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DAREDEVIL
U.S. Release Date: February 14, 2003
Distributor: Fox
Director: Mark Steven Johnson
Writer: Mark Steven Johnson
Producer: Avi Arad, Kevin Feige, Stan Lee (executive), Arnon Milchan
Composer: Graeme Revell
Cast: Ben Affleck, Jennifer Garner, Colin Farrell, Michael Clarke Duncan, Jon Favreau
Running Time: 1 hour and 37 minutes
MPAA Rating: PG-13 (action/violence and some sensuality)

A Devilish Mixed Bag
by C.A. Wolski

Since the success of the Superman and Batman franchises, it seems like movie houses have been awash in men and women in bright tights. The newest entrée on the superhero menu, DareDevil borrows heavily from other pictures in the genre, fellow Marvel Comics hero Spider-Man among them. But for all its failings, DareDevil is an entertaining and sometimes intriguing movie.

A minor character in the Marvel canon (at least when I was of comic book reading age), DareDevil is the typical psychically scarred hero who has committed his life to protecting the little guys. In this case, he oversees New York's Hell's Kitchen as a way to avenge his murdered father. Unlike most other superheroes, DareDevil is disabled. Blinded in a freak accident as a boy, he has acquired superhuman hearing, touch and smell. In his conventional life, DareDevil is mild mannered attorney Matt Murdock, defender of the weak and the innocent.

It's all pretty standard stuff reminiscent of both Batman and Spider-Man. But writer/director Mark Steven Johnson has added a couple of nice touches to the story, which illustrate the toll crime fighting is having on our hero. Early in the movie, after DareDevil has brought to justice a rapist Matt Murdock was unable to convict, we see the aftereffects of the fight—a lost tooth, a new scar to add to the hundreds covering his body, the rows and rows of painkillers. DareDevil might have superhuman powers, but he is also a human being. Later on, DareDevil is mistaken for a villain by one of the people he is sworn to protect, showing how thin a line justice treads.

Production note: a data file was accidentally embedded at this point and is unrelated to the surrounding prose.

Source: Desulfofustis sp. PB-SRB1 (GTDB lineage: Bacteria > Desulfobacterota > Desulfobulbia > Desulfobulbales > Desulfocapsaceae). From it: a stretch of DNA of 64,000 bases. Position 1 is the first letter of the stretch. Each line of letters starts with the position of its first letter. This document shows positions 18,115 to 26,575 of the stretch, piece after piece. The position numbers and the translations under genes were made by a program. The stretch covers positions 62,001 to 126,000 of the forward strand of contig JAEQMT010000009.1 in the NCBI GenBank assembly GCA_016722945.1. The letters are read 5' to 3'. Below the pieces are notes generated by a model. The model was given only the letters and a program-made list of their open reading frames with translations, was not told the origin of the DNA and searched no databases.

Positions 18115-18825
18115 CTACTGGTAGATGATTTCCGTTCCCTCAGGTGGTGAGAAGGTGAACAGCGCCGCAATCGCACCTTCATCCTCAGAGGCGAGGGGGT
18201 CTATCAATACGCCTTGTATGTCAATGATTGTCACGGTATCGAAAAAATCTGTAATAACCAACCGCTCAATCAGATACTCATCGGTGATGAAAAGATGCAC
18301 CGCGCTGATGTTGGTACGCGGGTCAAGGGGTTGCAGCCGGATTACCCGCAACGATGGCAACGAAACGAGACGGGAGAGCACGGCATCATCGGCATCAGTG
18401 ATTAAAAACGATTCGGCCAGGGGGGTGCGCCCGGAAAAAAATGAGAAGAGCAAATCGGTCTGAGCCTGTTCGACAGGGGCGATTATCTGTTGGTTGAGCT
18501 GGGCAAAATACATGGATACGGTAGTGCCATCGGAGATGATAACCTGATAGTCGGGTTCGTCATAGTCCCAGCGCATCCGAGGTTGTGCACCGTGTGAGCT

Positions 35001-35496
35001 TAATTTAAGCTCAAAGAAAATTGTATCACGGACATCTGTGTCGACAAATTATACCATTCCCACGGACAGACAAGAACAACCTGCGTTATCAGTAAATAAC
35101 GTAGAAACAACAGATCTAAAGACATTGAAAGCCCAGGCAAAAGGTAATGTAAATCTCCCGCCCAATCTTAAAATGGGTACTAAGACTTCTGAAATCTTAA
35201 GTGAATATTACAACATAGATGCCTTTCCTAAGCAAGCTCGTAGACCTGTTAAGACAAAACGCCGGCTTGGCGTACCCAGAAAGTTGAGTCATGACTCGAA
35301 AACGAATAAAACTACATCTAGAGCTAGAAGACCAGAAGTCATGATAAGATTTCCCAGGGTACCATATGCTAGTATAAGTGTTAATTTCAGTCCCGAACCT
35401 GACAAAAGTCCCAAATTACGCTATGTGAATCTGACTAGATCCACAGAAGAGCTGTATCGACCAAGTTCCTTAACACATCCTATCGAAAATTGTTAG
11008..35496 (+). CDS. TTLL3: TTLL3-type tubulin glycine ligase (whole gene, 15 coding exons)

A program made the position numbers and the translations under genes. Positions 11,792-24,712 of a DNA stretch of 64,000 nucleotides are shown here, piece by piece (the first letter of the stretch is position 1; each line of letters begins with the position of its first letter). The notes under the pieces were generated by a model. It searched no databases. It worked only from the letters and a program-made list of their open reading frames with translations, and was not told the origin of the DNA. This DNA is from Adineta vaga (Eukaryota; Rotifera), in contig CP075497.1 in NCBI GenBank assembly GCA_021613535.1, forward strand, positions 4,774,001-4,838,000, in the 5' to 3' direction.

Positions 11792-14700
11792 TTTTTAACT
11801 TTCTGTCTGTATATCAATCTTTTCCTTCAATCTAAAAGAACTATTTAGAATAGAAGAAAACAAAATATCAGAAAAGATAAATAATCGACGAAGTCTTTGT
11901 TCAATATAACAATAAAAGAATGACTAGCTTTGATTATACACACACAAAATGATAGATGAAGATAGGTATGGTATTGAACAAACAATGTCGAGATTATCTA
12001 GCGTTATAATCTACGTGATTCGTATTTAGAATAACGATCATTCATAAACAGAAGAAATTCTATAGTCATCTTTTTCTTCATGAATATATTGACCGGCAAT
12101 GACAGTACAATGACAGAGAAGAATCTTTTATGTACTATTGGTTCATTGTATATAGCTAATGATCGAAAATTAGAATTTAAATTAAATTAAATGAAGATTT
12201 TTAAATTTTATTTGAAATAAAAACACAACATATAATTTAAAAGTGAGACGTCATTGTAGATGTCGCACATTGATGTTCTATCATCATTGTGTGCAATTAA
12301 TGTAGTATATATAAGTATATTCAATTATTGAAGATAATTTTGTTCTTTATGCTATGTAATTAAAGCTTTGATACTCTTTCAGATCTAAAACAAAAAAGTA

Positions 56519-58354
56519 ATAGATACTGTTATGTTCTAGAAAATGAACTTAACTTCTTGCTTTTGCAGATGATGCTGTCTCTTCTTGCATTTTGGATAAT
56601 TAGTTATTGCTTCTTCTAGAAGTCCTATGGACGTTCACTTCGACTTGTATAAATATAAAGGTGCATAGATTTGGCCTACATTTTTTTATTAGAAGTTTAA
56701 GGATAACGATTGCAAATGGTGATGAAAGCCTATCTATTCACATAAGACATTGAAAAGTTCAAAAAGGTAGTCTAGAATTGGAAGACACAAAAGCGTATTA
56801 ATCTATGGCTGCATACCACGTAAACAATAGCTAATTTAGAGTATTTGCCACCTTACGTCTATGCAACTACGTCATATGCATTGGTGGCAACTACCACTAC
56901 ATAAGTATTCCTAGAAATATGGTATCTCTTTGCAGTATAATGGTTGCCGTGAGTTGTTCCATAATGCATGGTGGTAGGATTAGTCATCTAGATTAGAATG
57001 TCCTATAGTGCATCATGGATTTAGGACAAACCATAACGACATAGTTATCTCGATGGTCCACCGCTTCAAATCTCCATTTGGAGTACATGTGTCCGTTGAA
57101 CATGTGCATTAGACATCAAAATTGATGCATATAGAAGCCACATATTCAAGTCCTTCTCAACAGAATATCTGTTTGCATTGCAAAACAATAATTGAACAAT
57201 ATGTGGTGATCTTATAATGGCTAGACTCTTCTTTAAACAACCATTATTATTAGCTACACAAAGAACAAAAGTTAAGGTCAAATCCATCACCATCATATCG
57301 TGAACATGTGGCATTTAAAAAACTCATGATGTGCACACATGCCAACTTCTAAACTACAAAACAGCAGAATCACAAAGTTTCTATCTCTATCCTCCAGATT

But for all these nice touches, including an amusing sparring match between Murdock and his soon-to-be paramour Elektra (the stunning Jennifer Garner), and a couple of good fight scenes, there are numerous tooth-grinding lapses. Among them are Murdock's goofball partner Nelson (Jon Favreau) and Colin Farrell's Bullseye, who is the most over-the-top assassin in history and a real lowpoint in the young actor's already spotty track record.

Ben Affleck is surprisingly good filling the superhero shoes. By its very nature the genre requires the lead actor to take the role seriously. After all, the only way the audience will accept the inherent ludicrousness of a grown man dressed in a red leather outfit who fights for justice is if the actor in the red leather costume doesn't act as if it's ludicrous. Affleck is serious, but not stiff. He can be at least watchable when he wants to be. Garner is luminous as Elektra, but completely wasted. Fans going to see the movie just for her should skip it and stay home for Alias instead. She deserves a much better role to showcase her obvious talent.

The revenge story is pretty standard stuff with an arc that harkens back to Batman. The end fight with the villainous Kingpin (Michael Clarke Duncan) is a missed opportunity to explore the superhero's ironic relationship with evil—he needs it as a reason and motive to exist, which explains the culmination of the battle.

With the exception of DareDevil's sonar "sight," even the special effects are nothing special and even look a little amateurish by today's standards.

Still, the picture has no pretensions about being anything other than what it is and as an escape from a rainy afternoon it fills the bill admirably—at least until X-Men 2 premieres in May.


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